Marketing folks want to dictate messaging. All messaging. That, they’ll remind you, is what they do.
True enough. But when your marketing people don’t know what they don’t know… danger! And poor returns for your fundraising or constituent print and digital communication.
What do marketing people know?
They know how to position your organization and its work in the market.
What don’t they know?
They don’t know your donors or constituents. Your copywriter—if he or she is worth what you pay them (and if they’re worthy, you pay them well)—knows your donors and constituents. This, I’ll tell you, is what we do.
Marketing speak trumpets the organization and its work. Marketing says, “Look at us! Look at what we do! Look how long we’ve been doing it! Look at how effective we are!”
Here’s the beef: Your donors and constituents don’t care.
Let me clarify—they do care in that they’re happy to know all those things … but they already know those things. So they don’t care (and will lose interest) when you bloat your correspondence with corporate or organizational hype and hoopla.
What do your donors and constituents want to discover in your correspondence? The impact they are having. Your donors and constituents want to be the heroes of your work. They may not articulate it exactly that way, but their hearts long to see affirmation—they’re making a powerful impact. They want to be recognized, thanked … patted on the back. They need to feel it. They’re wanting to say, “Look at what I’m doing!”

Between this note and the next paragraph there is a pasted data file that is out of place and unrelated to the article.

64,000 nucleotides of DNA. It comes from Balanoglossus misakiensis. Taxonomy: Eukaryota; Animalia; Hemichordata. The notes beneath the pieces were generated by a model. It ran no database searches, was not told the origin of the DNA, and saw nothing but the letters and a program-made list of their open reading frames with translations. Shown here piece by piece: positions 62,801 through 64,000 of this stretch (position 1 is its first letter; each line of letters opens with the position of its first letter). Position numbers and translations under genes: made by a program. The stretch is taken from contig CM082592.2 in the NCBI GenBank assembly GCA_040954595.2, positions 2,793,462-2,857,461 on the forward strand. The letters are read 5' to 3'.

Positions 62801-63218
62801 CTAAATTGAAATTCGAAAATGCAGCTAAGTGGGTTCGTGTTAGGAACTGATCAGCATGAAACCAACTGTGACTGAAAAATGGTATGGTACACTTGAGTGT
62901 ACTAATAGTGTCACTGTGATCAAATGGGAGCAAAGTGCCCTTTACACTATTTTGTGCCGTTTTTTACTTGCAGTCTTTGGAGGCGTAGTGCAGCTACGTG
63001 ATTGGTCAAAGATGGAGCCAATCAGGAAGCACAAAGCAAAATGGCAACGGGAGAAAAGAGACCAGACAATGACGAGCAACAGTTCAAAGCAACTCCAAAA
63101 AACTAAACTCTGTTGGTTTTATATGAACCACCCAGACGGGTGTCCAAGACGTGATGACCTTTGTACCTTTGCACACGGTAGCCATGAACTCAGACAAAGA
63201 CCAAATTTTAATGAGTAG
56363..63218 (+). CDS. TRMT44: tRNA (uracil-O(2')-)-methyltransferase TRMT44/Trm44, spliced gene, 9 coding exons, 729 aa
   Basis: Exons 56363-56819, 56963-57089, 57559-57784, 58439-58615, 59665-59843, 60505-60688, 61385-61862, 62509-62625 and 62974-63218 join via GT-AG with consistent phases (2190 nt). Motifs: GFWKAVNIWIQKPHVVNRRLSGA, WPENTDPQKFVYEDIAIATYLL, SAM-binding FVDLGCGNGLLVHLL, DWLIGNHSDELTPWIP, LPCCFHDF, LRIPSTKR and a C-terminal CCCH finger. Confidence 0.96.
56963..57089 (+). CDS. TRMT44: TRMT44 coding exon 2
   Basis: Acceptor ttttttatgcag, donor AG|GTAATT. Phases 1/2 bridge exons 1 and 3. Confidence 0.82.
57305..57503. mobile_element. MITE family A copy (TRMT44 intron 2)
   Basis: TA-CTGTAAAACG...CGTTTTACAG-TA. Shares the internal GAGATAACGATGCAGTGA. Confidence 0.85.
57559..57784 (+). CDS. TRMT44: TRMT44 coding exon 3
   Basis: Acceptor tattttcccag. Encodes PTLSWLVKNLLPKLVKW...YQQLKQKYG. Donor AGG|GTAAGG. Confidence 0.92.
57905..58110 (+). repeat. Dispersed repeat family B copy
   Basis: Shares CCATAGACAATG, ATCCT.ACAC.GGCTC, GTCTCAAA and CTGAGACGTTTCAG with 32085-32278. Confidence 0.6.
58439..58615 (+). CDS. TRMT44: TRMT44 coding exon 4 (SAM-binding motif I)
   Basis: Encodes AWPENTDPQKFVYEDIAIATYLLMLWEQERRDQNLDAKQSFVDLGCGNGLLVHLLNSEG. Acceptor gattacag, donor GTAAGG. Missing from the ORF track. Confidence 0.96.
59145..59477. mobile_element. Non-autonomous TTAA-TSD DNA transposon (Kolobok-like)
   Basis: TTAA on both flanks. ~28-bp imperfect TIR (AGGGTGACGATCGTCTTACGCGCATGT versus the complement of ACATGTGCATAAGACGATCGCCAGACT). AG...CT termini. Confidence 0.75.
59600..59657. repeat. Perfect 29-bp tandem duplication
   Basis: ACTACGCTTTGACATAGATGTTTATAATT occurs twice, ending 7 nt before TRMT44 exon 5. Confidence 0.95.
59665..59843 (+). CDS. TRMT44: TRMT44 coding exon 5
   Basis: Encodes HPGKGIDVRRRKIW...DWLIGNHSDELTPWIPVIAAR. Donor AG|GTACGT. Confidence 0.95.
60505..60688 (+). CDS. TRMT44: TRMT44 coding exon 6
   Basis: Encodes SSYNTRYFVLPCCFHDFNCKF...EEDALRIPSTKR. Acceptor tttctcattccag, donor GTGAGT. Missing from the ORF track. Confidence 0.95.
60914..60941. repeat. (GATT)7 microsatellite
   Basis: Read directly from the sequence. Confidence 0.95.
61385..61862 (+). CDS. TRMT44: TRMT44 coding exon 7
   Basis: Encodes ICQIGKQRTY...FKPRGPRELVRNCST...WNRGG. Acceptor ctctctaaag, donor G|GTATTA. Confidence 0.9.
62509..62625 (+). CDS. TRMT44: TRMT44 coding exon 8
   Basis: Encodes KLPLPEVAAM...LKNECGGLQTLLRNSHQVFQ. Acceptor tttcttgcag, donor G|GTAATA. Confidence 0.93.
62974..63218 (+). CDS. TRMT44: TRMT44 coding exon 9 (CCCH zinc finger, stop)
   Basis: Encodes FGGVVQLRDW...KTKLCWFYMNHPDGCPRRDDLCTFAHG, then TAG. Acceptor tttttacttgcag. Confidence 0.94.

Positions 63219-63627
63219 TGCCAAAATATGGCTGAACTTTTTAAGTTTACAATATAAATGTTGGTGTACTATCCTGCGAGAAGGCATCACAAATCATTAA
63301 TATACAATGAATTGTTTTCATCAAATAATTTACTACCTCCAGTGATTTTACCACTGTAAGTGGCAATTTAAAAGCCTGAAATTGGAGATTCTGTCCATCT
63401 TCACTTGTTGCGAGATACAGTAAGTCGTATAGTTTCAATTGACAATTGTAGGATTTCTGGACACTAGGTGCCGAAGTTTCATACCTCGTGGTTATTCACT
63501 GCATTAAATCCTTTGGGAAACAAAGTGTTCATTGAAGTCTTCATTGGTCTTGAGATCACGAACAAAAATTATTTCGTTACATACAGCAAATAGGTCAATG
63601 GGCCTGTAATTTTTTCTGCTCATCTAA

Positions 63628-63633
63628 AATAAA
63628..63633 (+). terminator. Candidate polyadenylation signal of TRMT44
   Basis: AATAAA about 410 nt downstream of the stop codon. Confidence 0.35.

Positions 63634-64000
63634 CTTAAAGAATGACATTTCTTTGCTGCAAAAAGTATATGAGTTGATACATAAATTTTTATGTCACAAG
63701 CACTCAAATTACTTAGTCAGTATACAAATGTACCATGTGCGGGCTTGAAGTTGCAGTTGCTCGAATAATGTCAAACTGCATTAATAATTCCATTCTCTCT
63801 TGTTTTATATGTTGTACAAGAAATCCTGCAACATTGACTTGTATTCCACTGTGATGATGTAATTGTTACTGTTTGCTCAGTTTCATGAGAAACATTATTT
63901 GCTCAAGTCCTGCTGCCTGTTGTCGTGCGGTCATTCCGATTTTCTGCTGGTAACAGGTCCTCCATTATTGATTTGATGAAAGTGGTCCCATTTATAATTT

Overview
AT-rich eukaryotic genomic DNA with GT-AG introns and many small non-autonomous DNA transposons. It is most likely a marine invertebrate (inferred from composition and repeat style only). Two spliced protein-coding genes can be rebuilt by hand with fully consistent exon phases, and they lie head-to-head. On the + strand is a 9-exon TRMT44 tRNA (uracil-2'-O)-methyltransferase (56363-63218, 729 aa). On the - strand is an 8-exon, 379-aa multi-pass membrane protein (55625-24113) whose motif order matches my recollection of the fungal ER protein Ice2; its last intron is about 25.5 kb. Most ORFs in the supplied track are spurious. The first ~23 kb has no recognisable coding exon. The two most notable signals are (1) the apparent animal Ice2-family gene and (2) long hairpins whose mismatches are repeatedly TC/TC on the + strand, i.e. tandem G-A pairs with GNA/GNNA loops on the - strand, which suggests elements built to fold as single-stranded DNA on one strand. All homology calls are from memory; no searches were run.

And good storytelling writers, what do we do? We show them. Stories. Testimonies. Emotion.
Marketing folks don’t deal in emotion. They deal in equations; in numbers, stats, facts—market analysis. All well and good. And important.
Writers deal with people’s hearts, emotions, desires and dreams. These are the places where donations and deepening commitment to your organization and its work reside.
If I got a nickel for every time development folks were overruled by marketing folks in donor and constituent copy discussions, I’d be retired on a beach somewhere with an umbrella-drink in my hand.
And if I had a nickel for every time the marketing folks’ copy direction resulted in more donations or constituent engagement than that of a solid development copy writer … I’d be nickel-less.
Grasp the difference between advertising and engaging, selling and inviting, equations and emotion. Your organization and its work—more importantly, those your organization and its work serve—will tremendously benefit.
Hire a good writer. And it’s a real plus if the writer you hire knows how to gently navigate your marketing departments’ fragile egos.